Music without notation? Hard to imagine. But even when notes were not yet developed, people wanted to be able to write down musical instructions. One example of this is the duplication of vowels that can be found in this text written in Greek with content inspired by the New and Old Testaments.
The papyrus fragment was inscribed on the recto and verso with eight lines each, however, neither the author nor the origin is known, but it can be said with certainty that the piece can be dated to the 6th-7th century AD on the basis of the letter forms. Unfortunately, the condition of the fragment is not very good; it is only fragmentarily preserved and heavily perforated. The grammar as well as the orthography of the text is very poor. The papyrus is probably a unique piece. The hymn is written in a common, strong script, inclined to the right, and individual letters have been emphasized.
The text consists of two hymns. On the front, the baptism of Jesus in the River Jordan is described, using the Gospel of John as a model for the order of words. According to the Bible, the baptism of Jesus was performed by John the Baptist in the river Jordan. After the baptism, the Spirit of God is said to have come down from heaven like a dove and spoke to them. The last lines are no longer present, or even more perforated than the rest of the papyrus fragment, so that one can only speculate whether the text continues the biblical narrative, and if so, then probably in a very freely adapted version.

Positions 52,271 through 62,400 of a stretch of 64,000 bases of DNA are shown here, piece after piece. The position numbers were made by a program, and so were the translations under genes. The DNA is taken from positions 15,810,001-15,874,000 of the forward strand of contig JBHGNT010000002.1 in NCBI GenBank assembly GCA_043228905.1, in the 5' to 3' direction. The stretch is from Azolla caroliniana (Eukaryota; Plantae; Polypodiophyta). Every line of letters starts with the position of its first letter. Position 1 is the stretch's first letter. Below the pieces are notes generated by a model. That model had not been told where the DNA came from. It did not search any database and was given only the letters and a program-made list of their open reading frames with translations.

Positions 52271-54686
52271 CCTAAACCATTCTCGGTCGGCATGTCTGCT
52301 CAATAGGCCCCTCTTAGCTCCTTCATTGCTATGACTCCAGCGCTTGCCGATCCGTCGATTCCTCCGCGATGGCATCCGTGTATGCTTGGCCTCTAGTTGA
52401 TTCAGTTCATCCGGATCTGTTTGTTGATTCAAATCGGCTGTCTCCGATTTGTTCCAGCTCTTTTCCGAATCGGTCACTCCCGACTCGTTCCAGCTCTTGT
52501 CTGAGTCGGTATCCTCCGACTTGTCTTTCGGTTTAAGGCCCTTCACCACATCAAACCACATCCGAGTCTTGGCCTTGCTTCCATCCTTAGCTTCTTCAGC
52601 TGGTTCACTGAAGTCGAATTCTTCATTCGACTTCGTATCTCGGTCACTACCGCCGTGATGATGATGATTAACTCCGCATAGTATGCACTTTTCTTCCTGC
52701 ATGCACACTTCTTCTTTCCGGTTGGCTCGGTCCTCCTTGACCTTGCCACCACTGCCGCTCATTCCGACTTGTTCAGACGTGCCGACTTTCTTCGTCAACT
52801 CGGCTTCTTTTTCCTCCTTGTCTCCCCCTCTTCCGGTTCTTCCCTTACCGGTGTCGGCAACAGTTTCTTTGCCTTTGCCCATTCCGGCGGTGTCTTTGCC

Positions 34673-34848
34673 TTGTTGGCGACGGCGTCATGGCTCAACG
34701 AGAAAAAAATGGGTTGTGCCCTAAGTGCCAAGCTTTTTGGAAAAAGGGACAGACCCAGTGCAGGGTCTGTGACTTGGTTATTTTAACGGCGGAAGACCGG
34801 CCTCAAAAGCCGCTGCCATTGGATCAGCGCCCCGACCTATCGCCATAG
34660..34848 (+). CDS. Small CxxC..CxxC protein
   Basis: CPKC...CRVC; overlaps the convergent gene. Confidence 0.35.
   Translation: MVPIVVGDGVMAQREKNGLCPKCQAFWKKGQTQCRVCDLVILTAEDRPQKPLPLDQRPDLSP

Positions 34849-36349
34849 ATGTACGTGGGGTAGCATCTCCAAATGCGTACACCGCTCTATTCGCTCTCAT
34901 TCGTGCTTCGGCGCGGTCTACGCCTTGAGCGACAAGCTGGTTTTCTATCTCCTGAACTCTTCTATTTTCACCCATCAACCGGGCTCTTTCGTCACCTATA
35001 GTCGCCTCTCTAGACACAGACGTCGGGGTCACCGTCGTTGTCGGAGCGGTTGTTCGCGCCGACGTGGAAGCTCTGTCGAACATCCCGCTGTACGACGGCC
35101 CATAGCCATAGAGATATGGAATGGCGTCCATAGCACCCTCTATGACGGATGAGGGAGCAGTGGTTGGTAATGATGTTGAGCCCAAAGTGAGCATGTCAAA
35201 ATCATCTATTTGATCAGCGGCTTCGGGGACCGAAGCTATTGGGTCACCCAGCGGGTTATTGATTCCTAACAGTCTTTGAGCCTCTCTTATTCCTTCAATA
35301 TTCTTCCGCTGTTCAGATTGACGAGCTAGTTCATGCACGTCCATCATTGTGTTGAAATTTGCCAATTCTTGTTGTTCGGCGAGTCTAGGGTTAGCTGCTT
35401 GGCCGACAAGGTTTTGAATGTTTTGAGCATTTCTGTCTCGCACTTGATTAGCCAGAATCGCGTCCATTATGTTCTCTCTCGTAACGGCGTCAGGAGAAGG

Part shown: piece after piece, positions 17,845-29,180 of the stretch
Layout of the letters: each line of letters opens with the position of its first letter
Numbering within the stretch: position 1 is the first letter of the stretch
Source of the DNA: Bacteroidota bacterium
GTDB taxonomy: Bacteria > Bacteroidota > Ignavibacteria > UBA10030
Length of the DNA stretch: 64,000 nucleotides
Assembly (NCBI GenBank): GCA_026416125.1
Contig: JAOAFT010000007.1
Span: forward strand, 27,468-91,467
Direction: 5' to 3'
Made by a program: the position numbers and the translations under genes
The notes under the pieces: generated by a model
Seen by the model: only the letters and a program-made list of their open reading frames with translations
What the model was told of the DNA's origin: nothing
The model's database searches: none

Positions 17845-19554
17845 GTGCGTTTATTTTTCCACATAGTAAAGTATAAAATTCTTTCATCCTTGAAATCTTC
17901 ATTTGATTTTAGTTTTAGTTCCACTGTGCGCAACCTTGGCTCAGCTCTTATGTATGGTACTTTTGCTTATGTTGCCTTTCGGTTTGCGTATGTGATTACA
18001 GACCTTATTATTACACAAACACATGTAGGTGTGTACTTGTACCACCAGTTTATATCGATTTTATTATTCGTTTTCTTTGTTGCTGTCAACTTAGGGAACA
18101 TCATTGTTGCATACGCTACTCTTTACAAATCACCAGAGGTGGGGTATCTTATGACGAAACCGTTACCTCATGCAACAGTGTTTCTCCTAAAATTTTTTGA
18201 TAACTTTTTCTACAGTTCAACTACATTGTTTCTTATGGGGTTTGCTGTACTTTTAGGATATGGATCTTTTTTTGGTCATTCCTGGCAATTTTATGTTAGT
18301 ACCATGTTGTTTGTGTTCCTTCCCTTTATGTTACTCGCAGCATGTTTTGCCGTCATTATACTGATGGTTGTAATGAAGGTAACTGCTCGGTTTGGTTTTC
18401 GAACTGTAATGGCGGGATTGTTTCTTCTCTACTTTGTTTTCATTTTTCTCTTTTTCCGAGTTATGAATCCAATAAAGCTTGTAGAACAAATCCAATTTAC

On the back of the papyrus, inspired by the Old Testament, is a triumphal song of the prophetess Miriam after the destruction of the pharaonic army and the escape of the Israelites through the Red Sea. This text differs even more from the text in the Bible than the readable part of the other page. The prophetess Miriam was an important personality of the Old Testament, who led the singing of the women and the dance of joy after the escape from Egypt by crossing the Red Sea. She is said to have been the sister of Moses. The text is supposed to represent the triumphal song, which the prophetess sang after the successful flight of the Israelites from Egypt. The escape was only successful, because Miriam’s brother Moses divided the Red Sea and thus drowned the army of Pharaoh.
The texts are most likely related to each other, with the sequence probably starting with the recto, the baptism of Jesus, and then the triumphal song, the verso. It is quite possible that the two texts are parts of a longer hymn. In any case, it can be said that the texts were sung or at least melodically or rhythmically performed, since double vowels are used as a model for a song. Such a duplication of vowels indicates where several notes come on a syllable. The singer, presumably a clergyman, probably knew the sequence of notes by heart and used the duplication only as a clue for him. This piece is one of the few in which musical duplication of vowels occur, so it is a particular pity that it is so badly preserved.
Today, the piece can be found on the ground floor of the Neues Museum in Berlin.